3. Former Stanford quarterback Keller Chryst will play his final season at Tennessee as a graduate transfer. Chryst opened last season as Stanford’s starter before he was supplanted by K.J. Costello. In Knoxville, he’ll compete against redshirt sophomore Jarrett Guarantano. Quinten Dormady, who opened last season as Tennessee’s starter, already has announced his intention to graduate and transfer.

In other Tennessee news, crews went to work Monday removing the image of former coach Butch Jones from the Neyland Stadium scoreboard.

What’s Eating Andy?

Thank you, Tyra Banks. I had to eat a lot of ribs to get this body, and I’m glad someone truly appreciates it.

So I guess this means I’m finally going to get a chance to model underwear. It’s been fun, SI.

What’s Andy Eating?

I was working on a story in December when a text message popped into my phone. It was from offensive line coach Herb Hand, and he had exciting news. No, it wasn’t job-related. Hand was still at Auburn and wouldn’t move to Texas for another month. This news was beef-related. There are few people whose taste buds I trust more than Hand’s, so I was especially curious when this question appeared on my screen:

Ever hear of a spinalis cut steak?

I had not. Hand explained that he had tried it the night before in Atlanta. He said it was amazing. He then sent me some reading material.

I learned that the spinalis dorsi, or ribeye cap, is the thin section of ribeye that covers the much larger section that clings to the bone. Separated from the rest of the ribeye, it looks like flank steak. I would never dismiss a Hand recommendation, but this image didn’t square with the rave review. What made this taste better than the giant cowboy cut ribeyes I love so much?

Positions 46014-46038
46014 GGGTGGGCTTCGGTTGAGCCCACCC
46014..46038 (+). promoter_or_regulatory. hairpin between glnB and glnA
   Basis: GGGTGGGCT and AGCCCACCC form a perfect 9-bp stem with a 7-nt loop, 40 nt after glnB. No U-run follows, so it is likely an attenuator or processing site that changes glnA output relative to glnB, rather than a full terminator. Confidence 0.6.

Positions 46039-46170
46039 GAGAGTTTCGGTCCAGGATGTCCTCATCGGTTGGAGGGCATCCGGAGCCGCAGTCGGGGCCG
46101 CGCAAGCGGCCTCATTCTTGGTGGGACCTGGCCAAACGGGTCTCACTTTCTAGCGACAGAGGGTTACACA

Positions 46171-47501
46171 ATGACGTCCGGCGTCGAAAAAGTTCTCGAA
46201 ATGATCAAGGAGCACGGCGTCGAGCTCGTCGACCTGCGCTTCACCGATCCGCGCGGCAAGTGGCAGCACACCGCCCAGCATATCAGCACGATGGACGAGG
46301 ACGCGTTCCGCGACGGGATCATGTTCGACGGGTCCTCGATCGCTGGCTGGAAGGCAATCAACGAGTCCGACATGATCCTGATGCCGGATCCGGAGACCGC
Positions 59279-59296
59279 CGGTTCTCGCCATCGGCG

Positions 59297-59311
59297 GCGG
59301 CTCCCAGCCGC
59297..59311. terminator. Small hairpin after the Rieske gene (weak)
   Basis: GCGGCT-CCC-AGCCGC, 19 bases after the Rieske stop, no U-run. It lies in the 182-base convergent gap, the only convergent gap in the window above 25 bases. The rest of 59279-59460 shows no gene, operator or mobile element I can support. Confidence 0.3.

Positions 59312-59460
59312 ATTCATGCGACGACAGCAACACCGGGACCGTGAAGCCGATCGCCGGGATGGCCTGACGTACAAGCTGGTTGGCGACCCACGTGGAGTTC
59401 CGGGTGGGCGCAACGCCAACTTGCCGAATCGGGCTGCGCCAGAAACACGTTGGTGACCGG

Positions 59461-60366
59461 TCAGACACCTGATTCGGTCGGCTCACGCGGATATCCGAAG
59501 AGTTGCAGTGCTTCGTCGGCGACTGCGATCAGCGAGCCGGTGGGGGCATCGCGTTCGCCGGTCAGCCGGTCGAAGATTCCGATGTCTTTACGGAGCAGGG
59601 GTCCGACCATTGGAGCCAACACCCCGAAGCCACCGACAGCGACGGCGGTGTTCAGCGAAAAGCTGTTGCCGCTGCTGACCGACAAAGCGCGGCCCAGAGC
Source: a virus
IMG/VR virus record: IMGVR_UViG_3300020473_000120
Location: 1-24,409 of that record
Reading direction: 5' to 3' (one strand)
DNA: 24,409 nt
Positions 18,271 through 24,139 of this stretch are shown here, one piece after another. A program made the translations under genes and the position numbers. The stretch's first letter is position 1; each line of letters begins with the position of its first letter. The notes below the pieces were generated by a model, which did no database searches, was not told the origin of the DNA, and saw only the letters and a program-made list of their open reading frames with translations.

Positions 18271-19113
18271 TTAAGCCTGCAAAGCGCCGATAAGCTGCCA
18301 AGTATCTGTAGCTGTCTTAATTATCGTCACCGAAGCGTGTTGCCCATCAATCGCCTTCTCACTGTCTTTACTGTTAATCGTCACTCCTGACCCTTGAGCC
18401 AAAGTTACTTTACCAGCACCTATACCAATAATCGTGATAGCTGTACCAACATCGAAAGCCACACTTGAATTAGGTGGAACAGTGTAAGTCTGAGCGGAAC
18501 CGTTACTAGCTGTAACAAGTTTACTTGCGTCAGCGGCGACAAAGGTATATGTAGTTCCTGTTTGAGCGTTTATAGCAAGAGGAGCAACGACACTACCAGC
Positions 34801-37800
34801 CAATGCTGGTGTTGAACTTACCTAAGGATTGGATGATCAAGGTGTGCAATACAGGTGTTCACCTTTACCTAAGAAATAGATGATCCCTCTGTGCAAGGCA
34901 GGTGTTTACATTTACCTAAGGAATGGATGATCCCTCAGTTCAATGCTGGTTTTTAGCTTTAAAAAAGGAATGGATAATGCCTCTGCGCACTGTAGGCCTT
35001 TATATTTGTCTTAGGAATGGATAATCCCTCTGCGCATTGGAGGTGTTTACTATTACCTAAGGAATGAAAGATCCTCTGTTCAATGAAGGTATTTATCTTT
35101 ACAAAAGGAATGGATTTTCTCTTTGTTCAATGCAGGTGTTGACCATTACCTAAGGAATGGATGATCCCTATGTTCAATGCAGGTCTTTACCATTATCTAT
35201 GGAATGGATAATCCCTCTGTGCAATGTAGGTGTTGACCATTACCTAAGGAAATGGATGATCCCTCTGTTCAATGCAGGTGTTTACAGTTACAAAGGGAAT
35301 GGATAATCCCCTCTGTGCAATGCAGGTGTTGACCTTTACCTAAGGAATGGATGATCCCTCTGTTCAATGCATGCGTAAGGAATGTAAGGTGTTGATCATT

Last week in Indianapolis, I learned for myself.

I usually order a ribeye because the heavy marbling makes it the most flavorful cut available at the average steakhouse. Still, I love the tenderness of the filet. My all-time favorite steak remains the Fabulous Filet, a 20-ounce, center-cut monster served by a steakhouse called Charley’s that has locations in Tampa and Orlando. I never dreamed it was possible to combine the best aspects of both cuts—until last week.

While the movers and shakers of the NFL moved and shook around the bar at Harry and Izzy’s*, the bartender asked if I wanted to hear the specials. The steak special that night was spinalis. It had been about two months since that text conversation with Hand, so I didn’t realize at first that this was the magical cut he’d told me about. The bartender had gotten this reaction before. Spinalis isn’t the sexiest name for a steak. “It’s the top of the ribeye,” she said. That jogged my memory. “Yes,” I said. “That one. Rare, please.”

*St. Elmo is the famous steakhouse in Indianapolis. It is best known for aged steaks and a shrimp cocktail that is guaranteed to clear the sinuses. Harry and Izzy’s is next door, and they share a kitchen and most of the menu. If St. Elmo is mobbed—and it usually is—just go to Harry and Izzy’s.


A plate arrived holding about a pound of flat steak. Compared to the magnificent bone-in beasts I usually order at a place like Harry and Izzy’s, it didn’t look like much. Then I took a bite.

Imagine a ribeye and a filet mignon meet when their cartons bump together at the grocery store. They flirt. They go on a few dates. They shack up. After some gentle pressure from their parents, they get married. Then, wouldn’t you know it, filet has a steakhouse roll in the oven. That baby is the spinalis. It has all the fat and flavor of the ribeye, but it’s fork-tender like the filet.

And if you catch the right night at the right steakhouse, you get to eat that baby.